• Measures the amount of buffer requires to maintain normal pH to a litre of blood.
  • BE is negative the blood is alkali
  • BE is positive the blood is acidic
respiratory acidosis
Respiratory acidosis
  • This is when the level of CO2 builds up as the lungs aren’t expelling it properly. This forces the level of carbonic acid to increase causing the blood pH to drop.
  • Causes hypoventilation, airway obstruction, bronchopneumonia.
  • Respiratory acidosis is identified when the blood pH is less then 7.35 and the PaCO2 greater than 6kPa.
  • The increase in carbonic acid causes the blood pH to drop. Bicarbonate cannot directly buffer carbonic acid but it can prevent hydrogen ions being released into the blood maintaining pH. This is known as the compensated respiratory acidosis.
respiratory alkalosis
Respiratory alkalosis
  • Is when the lungs are eliminating too much CO2 and the level of carbonic acid in the blood can drop and the blood can become alkali.
  • This is caused by hyperventilation, fall in oxygen levels, pulmonary disease and high altitude.
  • Respiratory alkalosis is identified when the blood pH is greater than 7.45 and the PaCO2 less than 4.5kPa.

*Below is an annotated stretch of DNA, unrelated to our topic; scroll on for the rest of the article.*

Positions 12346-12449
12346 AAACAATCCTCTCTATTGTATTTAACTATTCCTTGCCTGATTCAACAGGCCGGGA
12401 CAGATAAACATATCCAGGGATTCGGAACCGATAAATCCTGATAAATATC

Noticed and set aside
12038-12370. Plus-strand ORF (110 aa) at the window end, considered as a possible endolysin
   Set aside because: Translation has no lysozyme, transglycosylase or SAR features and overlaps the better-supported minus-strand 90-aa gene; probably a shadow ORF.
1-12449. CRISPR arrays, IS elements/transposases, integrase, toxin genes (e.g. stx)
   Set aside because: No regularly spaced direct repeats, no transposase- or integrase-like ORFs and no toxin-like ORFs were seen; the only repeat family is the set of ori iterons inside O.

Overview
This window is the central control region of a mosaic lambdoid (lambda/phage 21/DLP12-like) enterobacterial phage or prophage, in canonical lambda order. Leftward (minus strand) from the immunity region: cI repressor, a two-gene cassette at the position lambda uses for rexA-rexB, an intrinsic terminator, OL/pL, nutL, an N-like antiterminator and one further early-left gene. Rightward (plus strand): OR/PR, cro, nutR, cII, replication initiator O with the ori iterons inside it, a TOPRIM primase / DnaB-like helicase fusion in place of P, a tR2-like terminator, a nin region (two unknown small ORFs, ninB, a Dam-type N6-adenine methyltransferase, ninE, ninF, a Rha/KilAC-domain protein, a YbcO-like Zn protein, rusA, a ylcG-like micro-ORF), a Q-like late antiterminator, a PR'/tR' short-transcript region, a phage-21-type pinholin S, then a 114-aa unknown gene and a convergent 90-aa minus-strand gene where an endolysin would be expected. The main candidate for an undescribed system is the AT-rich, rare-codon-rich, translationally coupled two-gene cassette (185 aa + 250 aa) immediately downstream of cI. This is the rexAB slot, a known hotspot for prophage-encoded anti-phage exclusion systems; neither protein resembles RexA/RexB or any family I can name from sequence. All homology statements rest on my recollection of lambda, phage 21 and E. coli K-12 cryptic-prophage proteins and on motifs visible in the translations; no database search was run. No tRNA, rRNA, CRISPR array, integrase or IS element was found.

• The kidneys can compensate this by reducing the level of bicarbonate in the blood (as bicarbonate is an alkyl) therefore the pH is decreased.
metabolic acidosis
Metabolic acidosis
  • Bicarbonate levels are low because the buffer has already been used or been lost, possibly turning the blood acidic.
  • Is caused by metabolic problems such as cardiac arrest, diabetic ketoacidosis, diarrhoea, kidney failure.
  • Metabolic acidosis is identified by a blood pH less than 7.35 & a HC03 level of less than 24mmol/L
  • The lungs can compensate by breathing off more CO2 reducing the levels of CO2 which therefore increases alkalinity returning blood pH to normal levels
metabolic alkalosis
Metabolic alkalosis
  • Happens when bicarbonate levels increase or there is lose of acid.
  • Causes are vomiting, diuretic therapy, dehydration and electrolyte imbalance.
  • Metabolic alkalosis is identified by a pH greater than 7.45 and HCO3 greater than 27mmol/L.
  • The lungs compensate by retraining CO2 which increase carbonic acid levels and therefore lowers pH.
four steps to analysing abgs
Four steps to analysing ABGs
  • Examine the pO2 values. Is the patient hypoxamia?
  • Note the pH value, does it present acidosis or alkalosis
  • Study the pCO2 and HCO3 values.

If the pCO2 is abnormal and the HCO3 normal this indicates respiratory irregularity.

If the HCO3 is abnormal and pCO2 normal this indicates metabolic irregularity.

4. If both pC02 and HCO3 values are abnormal then you need to investigate which is the primary disorder.

references
References

Allen, K. (2005) Four-step method of interpreting arterial blood gas analysis. Nursing Times. 101 (1) p.

Claydell, H. and Derrico, D. (1999) Mastering ABGs. American Journal of Nursing. 99 (8) p.26-32.

Coombs, M. (2001) Making sense of arterial blood gases. Nursing Times. 97 (27) p.

Lynes, D. (2003) An introduction to blood gas analysis. Nursing Times. 99 (11) p.

Woodrow, P. (2004) Arterial blood gas analysis. Nursing Standard. 18 (21) p.45-52.